Of course a trait can be beneficial in some environments, and harmful in others.
One may also recall the fat years and the lean years from Pharoh’s dream in Genesis: During the fat years, all the mutations can survive, and life prospers, a trait that out breeds the competition provides an advantage. A trait that outbreeds the competition may have an opportunity to get more mutations: (1000 animals will see more mutations than 5 animals).
During the lean years, many die. Animals with packages of mutations or that can not adapt their behaviors to live do not survive, or perhaps even die out without issue.
Of course that requires believing in occasional global warming without insisting that humanity causes it. Since weather is chaotic and can bifurcate at any time, that is reasonable from this side of the keyboard.
Or G-d might have buried fossils in the ground to fool us, as a cunning ploy to guide us to oil deposits.
You missed the point. If mutations occur because of a particular tendency to mutate, then a species will develop traits that are harmful in all environments.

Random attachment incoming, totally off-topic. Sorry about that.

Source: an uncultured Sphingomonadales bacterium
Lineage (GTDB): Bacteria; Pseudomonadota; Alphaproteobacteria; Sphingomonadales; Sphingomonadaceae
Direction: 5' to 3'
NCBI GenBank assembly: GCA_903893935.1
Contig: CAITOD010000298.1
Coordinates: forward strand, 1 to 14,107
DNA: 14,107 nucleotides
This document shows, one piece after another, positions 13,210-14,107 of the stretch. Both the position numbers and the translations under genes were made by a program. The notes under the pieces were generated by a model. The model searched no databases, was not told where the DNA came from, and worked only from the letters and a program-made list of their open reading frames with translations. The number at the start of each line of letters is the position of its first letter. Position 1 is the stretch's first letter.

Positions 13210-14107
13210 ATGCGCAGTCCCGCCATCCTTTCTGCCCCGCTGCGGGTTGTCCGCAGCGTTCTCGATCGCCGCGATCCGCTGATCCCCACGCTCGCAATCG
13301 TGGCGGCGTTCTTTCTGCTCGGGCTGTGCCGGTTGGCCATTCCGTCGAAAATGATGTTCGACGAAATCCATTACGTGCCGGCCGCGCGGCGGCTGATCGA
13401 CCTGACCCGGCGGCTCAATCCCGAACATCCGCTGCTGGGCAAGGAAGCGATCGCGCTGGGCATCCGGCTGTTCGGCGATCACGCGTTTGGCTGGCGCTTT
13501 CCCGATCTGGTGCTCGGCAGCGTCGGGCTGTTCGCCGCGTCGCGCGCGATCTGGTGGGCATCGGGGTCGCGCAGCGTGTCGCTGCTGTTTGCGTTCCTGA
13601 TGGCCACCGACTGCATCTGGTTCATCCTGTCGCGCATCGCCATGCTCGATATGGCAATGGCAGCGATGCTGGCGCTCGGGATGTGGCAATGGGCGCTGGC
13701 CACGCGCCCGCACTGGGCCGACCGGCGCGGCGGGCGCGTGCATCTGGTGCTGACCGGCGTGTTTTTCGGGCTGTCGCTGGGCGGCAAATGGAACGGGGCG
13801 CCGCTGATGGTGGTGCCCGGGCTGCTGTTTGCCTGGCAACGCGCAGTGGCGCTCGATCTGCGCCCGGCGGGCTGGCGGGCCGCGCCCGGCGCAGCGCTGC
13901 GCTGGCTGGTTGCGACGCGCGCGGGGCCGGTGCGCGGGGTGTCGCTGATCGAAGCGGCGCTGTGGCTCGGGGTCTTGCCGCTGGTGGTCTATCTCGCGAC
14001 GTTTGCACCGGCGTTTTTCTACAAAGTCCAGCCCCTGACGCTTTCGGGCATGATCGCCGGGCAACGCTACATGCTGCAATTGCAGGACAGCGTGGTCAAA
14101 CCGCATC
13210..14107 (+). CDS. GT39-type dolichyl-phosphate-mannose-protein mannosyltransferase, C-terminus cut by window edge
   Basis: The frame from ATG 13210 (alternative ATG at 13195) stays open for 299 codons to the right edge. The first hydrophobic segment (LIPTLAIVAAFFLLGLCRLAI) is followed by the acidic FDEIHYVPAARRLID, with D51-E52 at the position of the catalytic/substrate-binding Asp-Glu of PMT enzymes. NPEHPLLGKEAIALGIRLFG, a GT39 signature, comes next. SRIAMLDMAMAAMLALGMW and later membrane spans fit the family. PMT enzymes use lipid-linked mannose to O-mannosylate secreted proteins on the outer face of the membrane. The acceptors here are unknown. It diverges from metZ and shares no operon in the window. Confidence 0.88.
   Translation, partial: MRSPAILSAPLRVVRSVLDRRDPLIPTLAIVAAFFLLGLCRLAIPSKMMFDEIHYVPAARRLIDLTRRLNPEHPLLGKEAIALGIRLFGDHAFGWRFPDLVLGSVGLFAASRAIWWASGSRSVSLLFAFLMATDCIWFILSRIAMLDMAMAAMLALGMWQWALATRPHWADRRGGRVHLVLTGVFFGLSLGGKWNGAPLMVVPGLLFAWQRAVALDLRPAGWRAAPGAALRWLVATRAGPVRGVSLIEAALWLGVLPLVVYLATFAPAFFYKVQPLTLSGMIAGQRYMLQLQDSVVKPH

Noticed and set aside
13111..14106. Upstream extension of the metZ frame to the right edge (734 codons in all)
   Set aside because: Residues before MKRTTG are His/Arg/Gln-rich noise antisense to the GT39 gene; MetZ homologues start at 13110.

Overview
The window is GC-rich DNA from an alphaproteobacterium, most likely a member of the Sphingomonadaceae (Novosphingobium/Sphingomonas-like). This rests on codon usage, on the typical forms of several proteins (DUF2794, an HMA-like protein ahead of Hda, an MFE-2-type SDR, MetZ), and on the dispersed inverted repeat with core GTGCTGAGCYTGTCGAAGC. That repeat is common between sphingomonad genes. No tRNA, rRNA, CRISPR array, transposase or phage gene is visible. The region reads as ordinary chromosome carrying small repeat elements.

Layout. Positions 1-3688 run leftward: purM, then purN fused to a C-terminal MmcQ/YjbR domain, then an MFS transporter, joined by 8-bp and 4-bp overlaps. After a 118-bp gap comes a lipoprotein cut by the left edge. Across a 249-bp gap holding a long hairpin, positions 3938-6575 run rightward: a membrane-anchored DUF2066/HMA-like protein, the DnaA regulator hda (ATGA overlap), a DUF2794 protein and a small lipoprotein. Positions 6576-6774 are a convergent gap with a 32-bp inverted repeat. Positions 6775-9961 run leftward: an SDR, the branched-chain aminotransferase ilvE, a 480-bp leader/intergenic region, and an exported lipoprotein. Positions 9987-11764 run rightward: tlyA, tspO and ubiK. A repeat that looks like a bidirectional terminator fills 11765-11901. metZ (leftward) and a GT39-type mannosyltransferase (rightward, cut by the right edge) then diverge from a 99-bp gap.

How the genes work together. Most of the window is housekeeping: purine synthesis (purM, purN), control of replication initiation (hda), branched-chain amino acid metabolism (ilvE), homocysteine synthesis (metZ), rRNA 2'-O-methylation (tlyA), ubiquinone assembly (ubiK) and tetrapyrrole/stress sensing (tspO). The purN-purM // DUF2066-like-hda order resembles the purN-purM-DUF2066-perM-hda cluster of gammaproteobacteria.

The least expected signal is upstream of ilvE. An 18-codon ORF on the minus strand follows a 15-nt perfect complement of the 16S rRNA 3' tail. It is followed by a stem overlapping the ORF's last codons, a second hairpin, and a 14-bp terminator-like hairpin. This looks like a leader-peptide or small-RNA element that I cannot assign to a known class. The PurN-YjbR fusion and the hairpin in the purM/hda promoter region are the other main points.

You appear to be hooked on the "all evolution must be good" kool-aide.
There is no evidence that mutations survive because they are beneficial, there is only the fact that mutations survive because they aren't bad enough to terminate the species.
You should question more of what you have accepted as fact.
I return to the giraffe. There are no short species of giraffe, despite an abundance of ground level food that has kept numerous other competing species around during the same period of time that the giraffe mutated. There are tons of negatives to the giraffe's structure. So why would we think it evolved in order to survive? Far more logical to conclude that it evolved due to a one-way tendency of a given gene to mutate, and the species has survived inspite of the mutation, not because of it.